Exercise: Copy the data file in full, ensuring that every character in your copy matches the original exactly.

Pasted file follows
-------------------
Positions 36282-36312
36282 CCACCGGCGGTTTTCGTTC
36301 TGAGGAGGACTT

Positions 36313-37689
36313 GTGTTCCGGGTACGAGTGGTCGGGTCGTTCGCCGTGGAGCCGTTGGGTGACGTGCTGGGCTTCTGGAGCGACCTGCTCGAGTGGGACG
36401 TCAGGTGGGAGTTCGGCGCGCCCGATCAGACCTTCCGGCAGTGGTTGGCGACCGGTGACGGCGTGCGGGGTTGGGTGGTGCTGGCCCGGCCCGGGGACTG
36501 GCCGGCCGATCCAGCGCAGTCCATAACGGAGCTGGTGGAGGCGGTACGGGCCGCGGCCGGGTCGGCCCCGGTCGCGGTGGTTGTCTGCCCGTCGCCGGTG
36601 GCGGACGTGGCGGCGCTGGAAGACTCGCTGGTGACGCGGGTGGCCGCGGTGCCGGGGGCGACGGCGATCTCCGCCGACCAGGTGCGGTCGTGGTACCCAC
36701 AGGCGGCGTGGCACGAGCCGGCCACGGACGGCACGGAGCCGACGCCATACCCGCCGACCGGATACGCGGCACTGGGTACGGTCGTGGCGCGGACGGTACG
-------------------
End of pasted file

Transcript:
Positions 36282-36312
36282 CCACCGGCGGTTTTCGTTC
36301 TGAGGAGGACTT

Positions 36313-37689
36313 GTGTTCCGGGTACGAGTGGTCGGGTCGTTCGCCGTGGAGCCGTTGGGTGACGTGCTGGGCTTCTGGAGCGACCTGCTCGAGTGGGACG
36401 TCAGGTGGGAGTTCGGCGCGCCCGATCAGACCTTCCGGCAGTGGTTGGCGACCGGTGACGGCGTGCGGGGTTGGGTGGTGCTGGCCCGGCCCGGGGACTG
36501 GCCGGCCGATCCAGCGCAGTCCATAACGGAGCTGGTGGAGGCGGTACGGGCCGCGGCCGGGTCGGCCCCGGTCGCGGTGGTTGTCTGCCCGTCGCCGGTG
36601 GCGGACGTGGCGGCGCTGGAAGACTCGCTGGTGACGCGGGTGGCCGCGGTGCCGGGGGCGACGGCGATCTCCGCCGACCAGGTGCGGTCGTGGTACCCAC
36701 AGGCGGCGTGGCACGAGCCGGCCACGGACGGCACGGAGCCGACGCCATACCCGCCGACCGGATACGCGGCACTGGGTACGGTCGTGGCGCGGACGGTACG